Wandile Sihlobo, head of economic and agribusiness intelligence at Agbiz, shares highlights in his update on agricultural commodity markets.


With the winter wheat harvest process totally over in South Africa, the weather is not of importance in the market. The impact of drier conditions in the Western Cape over the past few months is mirrored in national wheat production. The 2017 harvest is estimated at 1.48 million tonnes, down by 23% year-on-year (y/y). As this is not new news, it is already priced into the market.

The forecast light showers of between 13 and 20 millimetres across the Western Cape is a welcome development, although it will not meaningfully improve dam levels. On 5 February 2018, the province’s dam levels averaged 24%, down by one percentage point from the previous week (ending 29 February 2018) and 13 percentage points from the corresponding period last year.

On the global front, recent reports from the International Grains Council show that Egypt purchased 360 000 tonnes of milling wheat from Russia and Romania. Iraq bought 50 000 tonnes of milling wheat from Australia and South Korea acquired 65 000 tonnes of feed wheat from the optional origin.

The Unites States Department of Agriculture (USDA) forecasts the 2017/2018 global wheat imports at 180 million tonnes, up by 1% y/y. The leading buyers, as reflected in the aforementioned recent sales, are North African countries, the Middle East and Southeast Asia.  The sub-Saharan African region is also set to be amongst the world’s wheat importing regions. Within this region, countries such as Nigeria, Sudan, Kenya, Ethiopia and South Africa are the key importers.


Most parts of the South African maize belt had light showers this past weekend (ending 11 February 2018). The western regions received rainfall of between 7 and 50 millimetres, which mainly benefited white maize crops. The eastern regions of the maize belt received rainfall of between 10 and 45 millimetres, which largely benefited yellow maize crops.

The maize crop is generally in good condition in most areas, thanks to good showers received in the past few weeks which improved soil moisture and subsequently benefited the crops. Also heartening to see is that the weather forecast for the next two weeks indicates a possibility of good rainfall across the maize belt. This should further improve soil moisture and crop conditions.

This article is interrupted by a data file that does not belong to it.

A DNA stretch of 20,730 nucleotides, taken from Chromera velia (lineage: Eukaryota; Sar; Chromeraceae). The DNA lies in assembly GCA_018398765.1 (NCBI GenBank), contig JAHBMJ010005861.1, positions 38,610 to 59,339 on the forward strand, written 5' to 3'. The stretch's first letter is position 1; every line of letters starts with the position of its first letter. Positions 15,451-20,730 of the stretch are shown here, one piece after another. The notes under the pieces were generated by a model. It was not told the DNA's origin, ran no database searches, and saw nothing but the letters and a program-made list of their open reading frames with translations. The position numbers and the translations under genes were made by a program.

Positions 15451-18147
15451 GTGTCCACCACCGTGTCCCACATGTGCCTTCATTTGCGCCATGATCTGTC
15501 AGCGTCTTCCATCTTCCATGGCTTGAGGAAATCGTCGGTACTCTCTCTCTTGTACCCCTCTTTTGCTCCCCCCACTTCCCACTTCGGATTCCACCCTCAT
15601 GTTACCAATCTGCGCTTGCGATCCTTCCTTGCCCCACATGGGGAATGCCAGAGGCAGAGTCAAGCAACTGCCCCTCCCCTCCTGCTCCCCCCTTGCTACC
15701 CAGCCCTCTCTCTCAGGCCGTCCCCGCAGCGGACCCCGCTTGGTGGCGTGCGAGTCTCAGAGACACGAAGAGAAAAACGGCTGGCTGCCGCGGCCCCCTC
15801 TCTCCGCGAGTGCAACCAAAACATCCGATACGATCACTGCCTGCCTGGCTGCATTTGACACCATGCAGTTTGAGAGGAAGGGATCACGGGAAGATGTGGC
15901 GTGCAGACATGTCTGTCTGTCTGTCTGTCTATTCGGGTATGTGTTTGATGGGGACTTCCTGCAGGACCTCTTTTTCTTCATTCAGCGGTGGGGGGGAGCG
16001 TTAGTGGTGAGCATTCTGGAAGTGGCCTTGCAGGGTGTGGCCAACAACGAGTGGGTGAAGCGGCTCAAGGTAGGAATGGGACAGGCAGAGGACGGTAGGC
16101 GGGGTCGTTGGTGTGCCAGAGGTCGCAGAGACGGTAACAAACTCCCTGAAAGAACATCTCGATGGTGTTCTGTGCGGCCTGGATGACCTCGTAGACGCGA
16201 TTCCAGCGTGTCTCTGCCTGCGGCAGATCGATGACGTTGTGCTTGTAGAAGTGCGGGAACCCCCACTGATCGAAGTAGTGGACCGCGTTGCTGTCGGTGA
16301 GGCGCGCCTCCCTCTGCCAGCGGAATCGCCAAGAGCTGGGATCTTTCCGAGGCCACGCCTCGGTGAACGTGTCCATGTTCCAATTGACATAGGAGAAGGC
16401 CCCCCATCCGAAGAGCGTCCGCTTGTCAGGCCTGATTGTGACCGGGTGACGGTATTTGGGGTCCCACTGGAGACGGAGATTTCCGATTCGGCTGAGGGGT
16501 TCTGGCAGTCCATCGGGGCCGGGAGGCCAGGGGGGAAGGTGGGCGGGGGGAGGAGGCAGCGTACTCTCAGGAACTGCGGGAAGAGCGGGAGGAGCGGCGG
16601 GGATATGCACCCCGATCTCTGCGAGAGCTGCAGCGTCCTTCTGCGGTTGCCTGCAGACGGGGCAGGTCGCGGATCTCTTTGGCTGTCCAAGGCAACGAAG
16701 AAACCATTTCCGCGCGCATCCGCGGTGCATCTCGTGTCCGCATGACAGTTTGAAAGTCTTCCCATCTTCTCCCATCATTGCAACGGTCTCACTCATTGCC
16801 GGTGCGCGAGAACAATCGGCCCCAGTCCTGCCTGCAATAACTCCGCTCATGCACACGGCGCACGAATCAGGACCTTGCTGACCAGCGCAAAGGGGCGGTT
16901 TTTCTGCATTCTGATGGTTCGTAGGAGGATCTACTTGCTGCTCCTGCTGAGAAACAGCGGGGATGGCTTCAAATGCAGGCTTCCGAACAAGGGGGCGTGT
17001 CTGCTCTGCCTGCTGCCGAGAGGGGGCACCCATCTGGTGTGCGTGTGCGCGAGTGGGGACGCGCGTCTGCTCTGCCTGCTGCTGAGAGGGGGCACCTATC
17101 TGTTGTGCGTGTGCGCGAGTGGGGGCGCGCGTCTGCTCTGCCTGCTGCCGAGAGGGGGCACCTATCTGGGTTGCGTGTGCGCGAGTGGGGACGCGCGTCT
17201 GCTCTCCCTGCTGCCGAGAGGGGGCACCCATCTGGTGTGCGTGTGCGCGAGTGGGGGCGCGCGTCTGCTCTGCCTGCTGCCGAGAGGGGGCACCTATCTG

Soya beans:

Bethlehem, Harrismith, Heilbron, Lindsey, Vrede, Warden, Bethal, Davel, Hendrina, Kriel, Leandra, Lydenburg, Middleburg, Morgenzon and Witbank regions of the eastern Free State and Mpumalanga provinces received light showers of between 10 and 45 millimetres over the weekend, which bodes well for soya bean crops which are already in a fair condition.

The next two weeks could bring rainfall of between 25 and 90 millimetres across the soya bean growing areas, which should further improve soil moisture, and subsequently crop conditions. The weather forecast for the next three months is favourable, with prospects of good rainfall.

The key risk during this production season is hail. In the past few weeks, hail affected a few areas in KwaZulu-Natal and Mpumalanga provinces, but the impact on crops was minimal, which partially explains our view of a fairly good crop this season. We forecast South Africa’s 2017/2018 soya bean production at 1.2 million tonnes, down by 8% from the previous season.


The South African potato market saw extended losses in yesterday’s (12 February 2018) trade session with the price down by 8% from the previous day (11 February 2018), closing at R36.17 per pocket (10kg bags). These losses were partially on the back of a large stock of 1.06 million pockets at the start of the trade session.

However, during the day, the market experienced commercial buying interest, coupled with relatively lower deliveries on the back of slow harvest activity during the weekend (ending 11 February 2018). This subsequently led to an 18% decline in daily stocks to 867 816 pockets.


The fruit market ended yesterday’s (12 February 2018) trade session on a mixed footing. The price of apples was down by 13% from the previous day (11 February 2018), settling at R8.69 per kilogramme due to a large stock of 144 000 tonnes.

The prices of bananas and oranges increased by 6% and 16% from the previous day (11 February 2018), closing at R5.33 and R6.31 per kilogramme, respectively. In the banana market, the gains followed a 9% decline in daily stock to 296 000 tonnes. The price of oranges was also supported by the lower stock of 7 000 compared to levels of over 30 000 tonnes at the beginning of the month.

Find the full report here.

Find previous reports here. 


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